In testing, a 550i GT accelerated from zero to 60 mph in a brisk 5.3 seconds. We expect the 535i to trail by about a second. The EPA estimates 535 fuel economy at 19/28 mpg city/highway and 22 mpg in combined driving. The 550i is rated lower at 15/21/17 mpg. You can also expect to drop 1 or 2 mpg for xDrive models.
In an effort to increase efficiency, both engines incorporate a regenerative braking system that charges the battery when the vehicle is coasting or braking. Unlike a hybrid, though, this system does not provide added power to propel the car. Instead, it augments conventional battery charging for powering the GT's many electronic accessories.
Standard safety equipment for the 2010 BMW 5 Series GT includes antilock disc brakes, stability and traction control, front-seat side airbags and full-length side curtain airbags. The brakes also feature brake fade compensation, hill-hold and brake drying functions. Optional blind-spot detection, head-up display, lane departure warning, automatic high beams, rear- and sideview cameras and night vision with pedestrian detection are also available.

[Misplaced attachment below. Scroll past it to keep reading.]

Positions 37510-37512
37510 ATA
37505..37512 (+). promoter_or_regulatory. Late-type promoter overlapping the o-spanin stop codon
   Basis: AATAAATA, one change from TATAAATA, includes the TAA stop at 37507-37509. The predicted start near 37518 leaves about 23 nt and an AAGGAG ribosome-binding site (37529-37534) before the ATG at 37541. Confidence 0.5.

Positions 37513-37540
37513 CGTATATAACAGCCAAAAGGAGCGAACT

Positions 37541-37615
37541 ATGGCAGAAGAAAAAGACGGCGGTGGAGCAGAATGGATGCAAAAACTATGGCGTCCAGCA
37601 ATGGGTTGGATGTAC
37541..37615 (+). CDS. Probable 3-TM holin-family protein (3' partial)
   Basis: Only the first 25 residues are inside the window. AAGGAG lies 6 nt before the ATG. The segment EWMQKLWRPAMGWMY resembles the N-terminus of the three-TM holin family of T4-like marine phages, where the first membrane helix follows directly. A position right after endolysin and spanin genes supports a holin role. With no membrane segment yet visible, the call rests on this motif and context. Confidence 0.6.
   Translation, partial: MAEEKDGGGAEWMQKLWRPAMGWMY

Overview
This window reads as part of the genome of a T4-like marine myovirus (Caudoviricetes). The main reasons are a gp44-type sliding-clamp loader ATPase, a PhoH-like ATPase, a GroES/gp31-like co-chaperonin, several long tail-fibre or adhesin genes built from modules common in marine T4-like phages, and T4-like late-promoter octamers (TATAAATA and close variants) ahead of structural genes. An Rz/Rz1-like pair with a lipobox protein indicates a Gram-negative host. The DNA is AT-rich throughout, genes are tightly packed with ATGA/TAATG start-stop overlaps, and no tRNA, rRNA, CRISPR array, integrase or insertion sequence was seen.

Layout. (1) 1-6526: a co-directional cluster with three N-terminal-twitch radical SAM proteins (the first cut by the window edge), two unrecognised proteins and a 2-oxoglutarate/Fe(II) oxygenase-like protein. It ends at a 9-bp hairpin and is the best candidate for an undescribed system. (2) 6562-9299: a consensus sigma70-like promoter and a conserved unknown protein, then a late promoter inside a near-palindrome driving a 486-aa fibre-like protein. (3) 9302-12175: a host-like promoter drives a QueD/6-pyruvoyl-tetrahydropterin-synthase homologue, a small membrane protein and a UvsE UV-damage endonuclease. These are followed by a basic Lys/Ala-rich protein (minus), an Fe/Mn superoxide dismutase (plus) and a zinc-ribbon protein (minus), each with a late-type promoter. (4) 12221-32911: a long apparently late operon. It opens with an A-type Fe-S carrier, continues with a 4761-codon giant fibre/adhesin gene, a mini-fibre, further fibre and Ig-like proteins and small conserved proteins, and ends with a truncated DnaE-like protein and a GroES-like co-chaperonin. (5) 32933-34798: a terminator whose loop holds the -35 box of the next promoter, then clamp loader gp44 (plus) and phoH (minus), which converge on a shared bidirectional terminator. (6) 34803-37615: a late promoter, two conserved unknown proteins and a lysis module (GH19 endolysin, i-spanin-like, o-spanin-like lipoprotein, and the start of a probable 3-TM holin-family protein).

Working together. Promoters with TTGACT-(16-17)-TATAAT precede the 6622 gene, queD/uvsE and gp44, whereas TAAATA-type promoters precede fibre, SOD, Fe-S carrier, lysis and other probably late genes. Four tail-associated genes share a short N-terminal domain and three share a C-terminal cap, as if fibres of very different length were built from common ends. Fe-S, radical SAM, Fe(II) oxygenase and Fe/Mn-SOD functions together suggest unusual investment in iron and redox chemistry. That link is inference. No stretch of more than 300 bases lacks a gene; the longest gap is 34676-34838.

Interior Design and Special Features
The 2010 BMW 5 Series GT's cabin is on par with the brand's luxurious 7 Series flagship. Almost every surface is adorned with supple leather, rich wood trim or well-textured plastics. BMW's latest-generation and greatly improved iDrive interface is standard, simplifying control of the navigation and entertainment functions.
The front seats easily accommodate larger folk and offer seemingly endless seat adjustments. The rear seats are just as comfortable and can be optioned with many of the same amenities as the fronts. As expected, the rear seat middle position is less comfortable than the outboard positions, but it comes in handy when needed.